The explosion seemed to wrap around them, the shock wave resonating in the confined space, but when they peered around the edges of the cabinet, they saw a large, jagged hole in the floor. Felicity tossed a grenade through, and in the wake of its lesser explosion she jumped down through the hole.
James followed quickly. Felicity was already running for cover as the man in black swung his assault rifle towards her – then back towards James. She leapt sideways, finding cover behind one of the stealth drones, and the man in black hesitated. The irony of hiding behind a nuclear warhead was not lost on James.
She risked a peek. Behind the man in black, she saw Diana beside the other drone, typing commands into a computer interface. The drone was mounted on a rail system that led out through a tunnel. That was the launch system, James realised.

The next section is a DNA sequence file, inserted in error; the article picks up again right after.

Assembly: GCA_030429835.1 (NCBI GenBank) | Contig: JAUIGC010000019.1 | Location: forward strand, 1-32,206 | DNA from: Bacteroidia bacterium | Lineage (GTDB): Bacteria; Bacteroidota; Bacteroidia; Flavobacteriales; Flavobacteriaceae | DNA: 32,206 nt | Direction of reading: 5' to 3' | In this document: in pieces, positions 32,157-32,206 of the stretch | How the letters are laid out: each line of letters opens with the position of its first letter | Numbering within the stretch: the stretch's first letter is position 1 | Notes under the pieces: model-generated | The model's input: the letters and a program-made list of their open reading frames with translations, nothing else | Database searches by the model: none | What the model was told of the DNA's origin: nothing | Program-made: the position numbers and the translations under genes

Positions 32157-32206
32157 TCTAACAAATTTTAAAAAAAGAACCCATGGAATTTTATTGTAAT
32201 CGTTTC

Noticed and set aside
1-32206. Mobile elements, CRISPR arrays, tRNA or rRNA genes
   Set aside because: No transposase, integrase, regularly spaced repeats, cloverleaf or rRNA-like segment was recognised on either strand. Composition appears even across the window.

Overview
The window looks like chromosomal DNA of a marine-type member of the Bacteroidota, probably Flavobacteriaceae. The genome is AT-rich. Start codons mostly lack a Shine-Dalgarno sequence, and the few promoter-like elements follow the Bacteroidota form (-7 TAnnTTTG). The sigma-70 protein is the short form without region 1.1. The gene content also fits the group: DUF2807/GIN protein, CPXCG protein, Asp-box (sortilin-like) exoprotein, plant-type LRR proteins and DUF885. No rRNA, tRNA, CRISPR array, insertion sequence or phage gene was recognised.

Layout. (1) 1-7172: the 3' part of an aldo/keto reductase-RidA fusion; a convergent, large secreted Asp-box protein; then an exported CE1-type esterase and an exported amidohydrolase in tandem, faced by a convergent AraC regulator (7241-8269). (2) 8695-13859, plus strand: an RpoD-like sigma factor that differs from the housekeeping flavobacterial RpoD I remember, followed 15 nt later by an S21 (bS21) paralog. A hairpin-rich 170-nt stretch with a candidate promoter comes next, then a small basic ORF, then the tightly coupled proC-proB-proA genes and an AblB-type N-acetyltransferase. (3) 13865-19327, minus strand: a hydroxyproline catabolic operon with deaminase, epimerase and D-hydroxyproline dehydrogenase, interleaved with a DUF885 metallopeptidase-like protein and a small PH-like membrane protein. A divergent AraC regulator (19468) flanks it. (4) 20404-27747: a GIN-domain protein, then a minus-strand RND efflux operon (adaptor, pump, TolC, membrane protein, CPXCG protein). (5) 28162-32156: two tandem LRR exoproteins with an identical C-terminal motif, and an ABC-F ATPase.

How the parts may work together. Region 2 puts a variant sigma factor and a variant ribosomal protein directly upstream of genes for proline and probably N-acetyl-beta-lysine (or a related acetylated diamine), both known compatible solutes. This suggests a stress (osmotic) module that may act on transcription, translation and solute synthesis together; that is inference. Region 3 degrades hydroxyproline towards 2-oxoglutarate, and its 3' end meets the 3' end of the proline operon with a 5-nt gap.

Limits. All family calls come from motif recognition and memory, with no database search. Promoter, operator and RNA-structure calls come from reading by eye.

Diana had to be stopped. Taking a breath to prepare herself first, James emerged from cover, firing at the man in black. The muzzle of the assault rifle was bright as it spat bullets at her, but she focussed the core of her being on destroying the man who wielded it, firing again and again until he fell backwards, clutching his neck in a futile effort to stem the flow of blood. She aimed again, more carefully, and put a bullet between his eyes.
The drone launched into motion with a whine, electric motors accelerating it along the rail system into the tunnel, and Diana darted away. James emptied her magazine after it, grateful for once that the Russians used such large cartridges.
Felicity joined in, a Glock in each hand, but the drone was swiftly enveloped in darkness. “Shit!” she cried, and ran after it.
A deafening boom resounded through the chamber, and the mountain trembled. A plume of bright fire spat through the hole in the ceiling and another in through a door at the side where a group of frantic technicians were trying to escape. Burning and screaming, they ran about wildly, trying to escape the flames that consumed them.
It wasn’t the nuke, James realised. It must have been the Air Force. They’d made good time.
She spotted Diana escaping through a door at the far end, and raced after her. Beyond the door was a small office, and no Diana. The only other exit was a round hole in the ground that disappeared down into darkness.